The Best Foods to Eat for Insomnia

If you’ve ever experienced the anxiety, frustration and exhaustion associated with insomnia, the chances are you will have tried most things in an attempt to combat an interrupted night. If you’ve not yet tried looking at your diet as part of your strategy though, you might be surprised to learn that some of the best and most effective natural remedies might just be lurking in your fridge (and cupboards and larder). Read on to discover the best foods to try to reinstate and maintain a good night’s sleep, every night.

When to eat

Although it’s important to choose the right food to eat to help you sleep better, it’s vital that you’re also choosing to eat at the right time. to give yourself the best chance at a good night, avoid eating your evening meal too late, which can disrupt your digestive system and affect your body’s core temperature, causing problems later on in the night.

What to eat


Protein like turkey is a rich source of an amino acid called tryptophan, which the body uses to help produce melatonin, the hormone responsible for inducing sleep. It’s also instrumental in helping your brain and body slow down and switch off, which promotes a more peaceful night’s sleep. If you can, experts believe that combining a source of tryptophan with carbohydrates will help you go one better; that’s because the combination of the two is thought to help make tryptophan more available to the brain.


Bananas are a good source of both potassium and magnesium, minerals which are associated with relaxation and the calming of the nervous system, making them essential in any pre-bed routine. They’re also a good source of tryptophan so if you do struggle with sleep, try consuming one in a smoothie or as a snack on some crackers before you hit the hay.


Another rich source of magnesium which promotes restful sleep, almonds are also excellent at maintaining stable blood sugar levels, which helps the body understand when to switch from a high state of alertness to a more relaxed, ready for bed one. They also contain small amounts of melatonin and are high in zinc, which has a mild antidepressant effect and is said to be useful at preventing night-time wake-ups.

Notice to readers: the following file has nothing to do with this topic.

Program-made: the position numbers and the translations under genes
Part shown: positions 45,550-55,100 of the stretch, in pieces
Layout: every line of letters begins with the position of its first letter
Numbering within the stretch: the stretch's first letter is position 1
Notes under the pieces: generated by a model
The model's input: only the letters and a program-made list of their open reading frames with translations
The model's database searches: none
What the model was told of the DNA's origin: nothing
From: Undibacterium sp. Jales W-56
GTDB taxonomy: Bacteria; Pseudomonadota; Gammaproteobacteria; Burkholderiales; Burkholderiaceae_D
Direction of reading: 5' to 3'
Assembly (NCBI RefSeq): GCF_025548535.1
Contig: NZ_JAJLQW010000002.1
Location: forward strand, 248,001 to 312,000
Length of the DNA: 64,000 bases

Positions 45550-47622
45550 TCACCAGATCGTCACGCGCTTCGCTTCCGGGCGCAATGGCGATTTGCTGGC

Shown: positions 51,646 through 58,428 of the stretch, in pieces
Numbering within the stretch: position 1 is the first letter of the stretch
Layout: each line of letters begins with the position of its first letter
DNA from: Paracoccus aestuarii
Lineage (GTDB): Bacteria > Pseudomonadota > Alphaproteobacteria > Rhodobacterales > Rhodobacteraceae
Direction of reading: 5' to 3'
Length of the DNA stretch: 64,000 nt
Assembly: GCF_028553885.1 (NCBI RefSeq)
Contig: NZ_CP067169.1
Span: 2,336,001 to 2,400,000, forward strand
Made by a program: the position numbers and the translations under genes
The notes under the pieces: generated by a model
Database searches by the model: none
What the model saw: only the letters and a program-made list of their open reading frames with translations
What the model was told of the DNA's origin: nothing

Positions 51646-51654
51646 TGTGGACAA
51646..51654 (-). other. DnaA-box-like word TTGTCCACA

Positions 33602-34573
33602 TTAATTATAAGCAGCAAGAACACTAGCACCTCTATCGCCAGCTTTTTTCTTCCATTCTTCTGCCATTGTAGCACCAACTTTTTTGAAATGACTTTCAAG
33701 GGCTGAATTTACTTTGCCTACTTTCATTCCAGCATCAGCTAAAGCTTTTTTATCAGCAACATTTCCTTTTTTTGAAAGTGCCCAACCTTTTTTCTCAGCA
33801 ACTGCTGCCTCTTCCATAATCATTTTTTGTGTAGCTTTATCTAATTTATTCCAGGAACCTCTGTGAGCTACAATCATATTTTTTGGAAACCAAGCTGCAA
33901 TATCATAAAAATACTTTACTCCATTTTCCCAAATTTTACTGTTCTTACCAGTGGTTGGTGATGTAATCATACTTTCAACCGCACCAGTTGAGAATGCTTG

Fatty fish

Fish such as salmon, mackerel and herring are all good choices for an insomniac’s evening meal as they’re high in both vitamin D and omega-3s, fatty acids which are important for regulating serotonin, the feelgood neurotransmitter that converts into melatonin in the body. Vitamin D receptors are also involved in sleep regulation and in the pathways of production of melatonin too. During the winter months, when the UK population is especially deficient in vitamin D, ensuring you eat around 2-3 portions a week is crucial.

Tart cherries

Often found in sleep supplements and other herbal remedies, varieties of tart or sour cherries such as Richmond, Montmorency and Morello cherries are a great shout to try if you have trouble with your sleep. The reason being is that these are believed to have a higher-than-average concentration of melatonin which encourages proper regulation of the circadian rhythm and sleep cycles. Tart cherries, whether in juice or whole form, are also thought to increase the bioavailability of tryptophan in the brain.